This is the story of Martin’s undoing — or maybe, rather, redoing.  She and her husband both experienced huge shifts in their careers, finances, family, and living situation, but these changes shook up their understanding of the gospel as well as their places in the world. I’d heard many great things about this book, and I’m usually disappointed by hype, but not this time.  Martin’s writing is clear, honest, and beautiful.  In the first chapter entitled “Get Risky”, she writes about how this sort of life earthquake led to her family “laying down our pet safety nets, redefining success, and welcoming pain and uncertainty with wide-stretched arms.  It meant trading more for less and leaping off the ladder of upward mobility only to hit the dirt and discover we’d had a taste for it all along.”  In the wake of our big move, these words resounded with me.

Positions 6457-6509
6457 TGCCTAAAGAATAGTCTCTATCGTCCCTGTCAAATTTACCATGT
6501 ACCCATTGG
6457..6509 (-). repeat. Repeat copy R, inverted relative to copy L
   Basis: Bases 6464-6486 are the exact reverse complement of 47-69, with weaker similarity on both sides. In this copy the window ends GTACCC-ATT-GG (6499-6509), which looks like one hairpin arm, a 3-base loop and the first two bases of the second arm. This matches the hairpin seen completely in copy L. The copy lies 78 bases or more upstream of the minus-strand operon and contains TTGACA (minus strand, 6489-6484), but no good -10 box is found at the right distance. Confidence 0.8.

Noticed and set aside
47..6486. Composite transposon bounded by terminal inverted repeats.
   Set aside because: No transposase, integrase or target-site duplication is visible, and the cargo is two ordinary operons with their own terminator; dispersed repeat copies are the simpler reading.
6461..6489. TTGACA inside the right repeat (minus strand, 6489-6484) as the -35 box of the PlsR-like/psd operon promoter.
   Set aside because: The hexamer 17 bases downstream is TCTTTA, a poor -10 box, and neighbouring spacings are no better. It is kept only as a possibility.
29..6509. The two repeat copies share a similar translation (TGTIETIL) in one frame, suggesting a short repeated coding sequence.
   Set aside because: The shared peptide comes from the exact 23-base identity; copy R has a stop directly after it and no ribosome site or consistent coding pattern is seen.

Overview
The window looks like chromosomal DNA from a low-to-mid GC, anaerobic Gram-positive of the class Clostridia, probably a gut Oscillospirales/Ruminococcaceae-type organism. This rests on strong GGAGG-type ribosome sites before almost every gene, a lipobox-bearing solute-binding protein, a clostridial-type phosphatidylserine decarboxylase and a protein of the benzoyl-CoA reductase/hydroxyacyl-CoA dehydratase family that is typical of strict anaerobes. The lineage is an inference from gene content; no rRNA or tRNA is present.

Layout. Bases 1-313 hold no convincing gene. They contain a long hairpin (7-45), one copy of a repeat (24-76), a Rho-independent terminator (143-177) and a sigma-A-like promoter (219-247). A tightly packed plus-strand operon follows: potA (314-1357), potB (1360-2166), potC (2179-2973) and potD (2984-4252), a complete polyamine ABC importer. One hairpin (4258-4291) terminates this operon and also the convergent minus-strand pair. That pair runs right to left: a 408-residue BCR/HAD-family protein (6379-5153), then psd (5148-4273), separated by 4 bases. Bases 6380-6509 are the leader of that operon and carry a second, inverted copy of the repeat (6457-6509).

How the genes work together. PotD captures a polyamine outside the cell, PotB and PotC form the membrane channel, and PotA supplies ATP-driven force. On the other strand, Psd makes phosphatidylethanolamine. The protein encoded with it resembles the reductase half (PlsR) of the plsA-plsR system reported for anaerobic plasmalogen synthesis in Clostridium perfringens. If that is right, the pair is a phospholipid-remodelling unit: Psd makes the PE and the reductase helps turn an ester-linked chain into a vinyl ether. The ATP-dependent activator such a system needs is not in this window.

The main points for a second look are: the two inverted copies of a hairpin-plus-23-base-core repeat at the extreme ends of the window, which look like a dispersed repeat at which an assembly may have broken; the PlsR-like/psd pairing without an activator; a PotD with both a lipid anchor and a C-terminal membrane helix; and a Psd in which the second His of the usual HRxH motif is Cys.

Her no-nonsense chapter titles alone — “Redefine Family”, “Have Less”, “Unplan” (which I think was actually written just for me), and “Live Small” — indicate she’s not going to sugarcoat things.  But hers are words I believe, and have for a long time even if I couldn’t say so as eloquently.  I found myself nodding hard, highlighting, and scribbling notes as I read: 

“I want to be captivated. Awestruck. Gobsmacked.  Filled with the wonder of the living God.  I want to hold so loosely to my life, my plans, and my long-held beliefs that they can all be boxed up in minutes, freeing me to follow wherever Jesus leads.”

I knew when I saw this title that it was a book I needed in my life.  First off, “It’s not fair!” was one of my favorite battlecries as I was growing up.  Unfortunately, it was usually met with a retort of, “Yeah, well, life’s not fair.”  And I, always wanting to have the last word, would say, “But you should try to make it fair!”